Article copyYou have to give it to the French Mediocratura: if anybody on this Earth and beyond could successfully round up your devoted dissident and the Al-Qaeda sub-scum behind the same opposing line, it has to be them:
Al-Qaeda 'joins headscarf row'The origin of the tape is apparently unconfirmed yet, but it's no reason not to slap Mister Possibly al-Zawahiri behind the turban, in retaliation for this ludicrous attack in demagogy.
Al-Qaeda's deputy leader Ayman al-Zawahiri has reportedly criticised a French law that includes the banning of Islamic headscarves in state schools. The decision shows "the grudge the western crusaders have against Islam," Mr Zawahiri said in a tape broadcast on Arabic satellite station al-Arabiya.
The tape said the decision by French President Jacques Chirac was part of an ongoing campaign against Islam.
After all, for Jacques and his apostles, there is only one God and the State is His prophet: these people are not tolerant seculars but rabid anticlericals.
al-Zawahiri the Eastern Barbarian is obviously opposing Chirac the Western Crusader on strictly political grounds, each of them struggling for the domination of his own church. And so, the reason why I tend to criticise the Crusader's Law against ostentatious religious signs displayed by school kids and civil servants, within the limits of the his public domains and tenures is rather different than that of the Barbarian.
I am not ready to accept the idea that Jacques Chirac (or any other priest or mullah from any other church - Are we listening back there? Mr al-Zawahiri would do well to stop playing with Osama's slough and take some notes) is entitled to interfere with who (or what), how and when, you and I should pray to. Or not.
But since they does not exactly care to ask for my opinion, let's admit for the sake of the argument that the French Crusader can legitimately legislate on that issue. If so, the ban on Christian and Jewish symbols - among other notoriously harmless cults in this country - will appear as a simple egalitarian pretext (or a little bonus for Jacques and the Rabid Anticlerical Crusaders) to have a go on the Muslim headscarf without irritating the aforementionned Muslims (predictably, it's not working Jacques) and will certainly have little effects on the believers of these two cults. Indeed, the last time I witnessed a Christian bearing a "large crucifix" was in a movie relating the life of Jesus, who wasn't exactly a school boy or a civil servant, while the French Jews are already advised to wear baseball caps instead of the yarmulke, to avoid beatings.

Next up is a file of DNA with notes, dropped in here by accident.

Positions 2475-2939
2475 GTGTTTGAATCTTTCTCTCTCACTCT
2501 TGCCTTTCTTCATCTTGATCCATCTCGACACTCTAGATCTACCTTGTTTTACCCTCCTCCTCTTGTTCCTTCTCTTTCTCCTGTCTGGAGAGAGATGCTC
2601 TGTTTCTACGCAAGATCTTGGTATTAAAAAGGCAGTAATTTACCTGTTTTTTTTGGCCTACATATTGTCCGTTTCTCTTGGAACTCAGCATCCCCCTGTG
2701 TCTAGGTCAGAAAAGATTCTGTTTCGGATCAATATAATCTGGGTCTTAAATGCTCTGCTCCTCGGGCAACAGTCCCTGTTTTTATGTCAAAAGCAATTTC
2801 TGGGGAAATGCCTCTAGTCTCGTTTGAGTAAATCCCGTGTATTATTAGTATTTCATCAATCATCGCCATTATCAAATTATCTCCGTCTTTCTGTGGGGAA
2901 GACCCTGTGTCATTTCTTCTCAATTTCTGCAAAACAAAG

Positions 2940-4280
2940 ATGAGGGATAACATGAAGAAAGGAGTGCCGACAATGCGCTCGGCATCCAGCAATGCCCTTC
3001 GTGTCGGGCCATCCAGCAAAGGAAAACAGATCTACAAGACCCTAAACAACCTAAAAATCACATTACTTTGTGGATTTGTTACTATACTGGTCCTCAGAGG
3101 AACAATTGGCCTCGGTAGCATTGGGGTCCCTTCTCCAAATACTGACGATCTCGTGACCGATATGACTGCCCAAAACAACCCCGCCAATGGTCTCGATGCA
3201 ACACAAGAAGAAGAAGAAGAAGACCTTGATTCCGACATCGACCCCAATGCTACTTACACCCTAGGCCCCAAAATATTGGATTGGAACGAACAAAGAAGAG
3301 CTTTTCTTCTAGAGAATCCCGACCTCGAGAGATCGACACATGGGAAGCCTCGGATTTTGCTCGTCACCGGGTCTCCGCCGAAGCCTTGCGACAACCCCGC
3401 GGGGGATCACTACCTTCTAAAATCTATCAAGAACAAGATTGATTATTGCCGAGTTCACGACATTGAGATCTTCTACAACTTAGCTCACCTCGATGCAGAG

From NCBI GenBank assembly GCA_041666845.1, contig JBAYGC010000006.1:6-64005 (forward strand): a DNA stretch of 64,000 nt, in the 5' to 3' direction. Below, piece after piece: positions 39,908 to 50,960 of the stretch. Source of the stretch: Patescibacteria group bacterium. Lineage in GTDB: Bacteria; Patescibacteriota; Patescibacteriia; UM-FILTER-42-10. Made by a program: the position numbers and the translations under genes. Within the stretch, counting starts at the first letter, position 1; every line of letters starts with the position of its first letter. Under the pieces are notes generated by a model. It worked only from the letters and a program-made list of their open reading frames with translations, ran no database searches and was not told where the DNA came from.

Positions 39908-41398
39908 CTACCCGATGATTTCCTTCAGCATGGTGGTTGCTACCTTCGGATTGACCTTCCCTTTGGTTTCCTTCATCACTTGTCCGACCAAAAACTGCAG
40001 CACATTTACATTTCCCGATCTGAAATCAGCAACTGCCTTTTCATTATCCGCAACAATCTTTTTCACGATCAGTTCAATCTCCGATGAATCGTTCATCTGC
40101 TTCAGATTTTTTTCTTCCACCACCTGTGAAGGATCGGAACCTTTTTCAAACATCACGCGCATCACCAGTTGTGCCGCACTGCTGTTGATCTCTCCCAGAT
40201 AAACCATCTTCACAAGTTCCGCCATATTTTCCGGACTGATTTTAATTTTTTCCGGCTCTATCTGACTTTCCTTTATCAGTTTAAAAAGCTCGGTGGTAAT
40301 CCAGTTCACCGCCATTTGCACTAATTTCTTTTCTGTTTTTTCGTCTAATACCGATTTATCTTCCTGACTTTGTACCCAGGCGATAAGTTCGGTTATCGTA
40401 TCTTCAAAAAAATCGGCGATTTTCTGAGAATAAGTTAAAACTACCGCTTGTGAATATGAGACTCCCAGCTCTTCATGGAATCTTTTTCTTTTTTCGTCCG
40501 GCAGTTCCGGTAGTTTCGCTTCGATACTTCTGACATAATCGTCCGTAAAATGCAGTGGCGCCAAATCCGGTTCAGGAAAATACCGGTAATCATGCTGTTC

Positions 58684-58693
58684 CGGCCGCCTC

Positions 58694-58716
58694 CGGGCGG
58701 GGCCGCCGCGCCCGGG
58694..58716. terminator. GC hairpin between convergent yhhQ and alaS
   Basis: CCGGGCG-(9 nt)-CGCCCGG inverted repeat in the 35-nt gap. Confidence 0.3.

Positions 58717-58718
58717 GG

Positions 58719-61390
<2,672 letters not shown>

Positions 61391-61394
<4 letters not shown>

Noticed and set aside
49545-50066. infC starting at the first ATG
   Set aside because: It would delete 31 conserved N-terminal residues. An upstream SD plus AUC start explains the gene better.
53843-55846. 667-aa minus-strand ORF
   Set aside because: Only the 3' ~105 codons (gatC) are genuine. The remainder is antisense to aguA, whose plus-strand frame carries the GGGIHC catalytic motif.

That leaves us with the Muslims' headscarf.
While "militant" Muslims of all sex can argue without succumbing under the weight of sheer idiocy that this is a compulsory attire worn by women freely, it is also said that this distinctive sign was invented in the early 70s by an Iranian mullah in Lebanon, inspired by Catholic nuns headgear on the basis that:
(...) by wearing the headgear, Shiite women would be clearly marked out, and thus spared sexual harassment, and rape, by Yasser Arafat's Palestinian gunmen who at the time controlled southern Lebanon.Interestingly enough, this very headgear is now fulfilling the same purpose in the Parisian suburbs of Sarcelles and Trappes.
"Better veiled than raped" has to be an Islamist motto I imagine.
This brings me back to the Crusader's Ban. The law is wrong, not simply because it is an attack against freedom of religion (no matter the unacceptable characteristics of the said religion) but particularly because it will not resolve any serious issue of which the headscarf has become the symbol (precisely because of the unacceptable characteristics of the said religion).
And in my book, any law that is not only coercive but also useless is irremediably wrong.
This law will not protect young girls from forced marriage (numbers in France apparently vary between 30,000 to 700,000 over the last 10 years - not really a surprise considering the seal of secrecy and the social and familial pressure that enclose them) or against any kind of physical or emotional violence. It will certainly not protect them against the aforementioned social and familial pressure neither will it protect the society against the conquering advance of the veiling - and potentially raping - beards.
However, it will give the women's oppressors another axe to grind, while they should have been clearly designated and ostracized as such - and sentenced, if need be. It will also temporarily clear the State from its self-allocated responsibility in this matter, while we have no other choice but its wrong and useless decision.
As usual with the legislator - particularly the French one - the only answer to a very concerning and sensible issue is a ban when we actually need the strong and renewed affirmation of a right: the right of any woman, Muslim or not, to refuse the veil, with the unconditional and uncompromising protection of the law.
And beyond any religious consideration, the affirmation and the defense of the right of any woman to live her life, express herself, and wear whatever she wants without risking the ghastly fate of their Christian, Jewish and more generally non Shiite counterparts in Lebanon 30 years ago or right here, right now.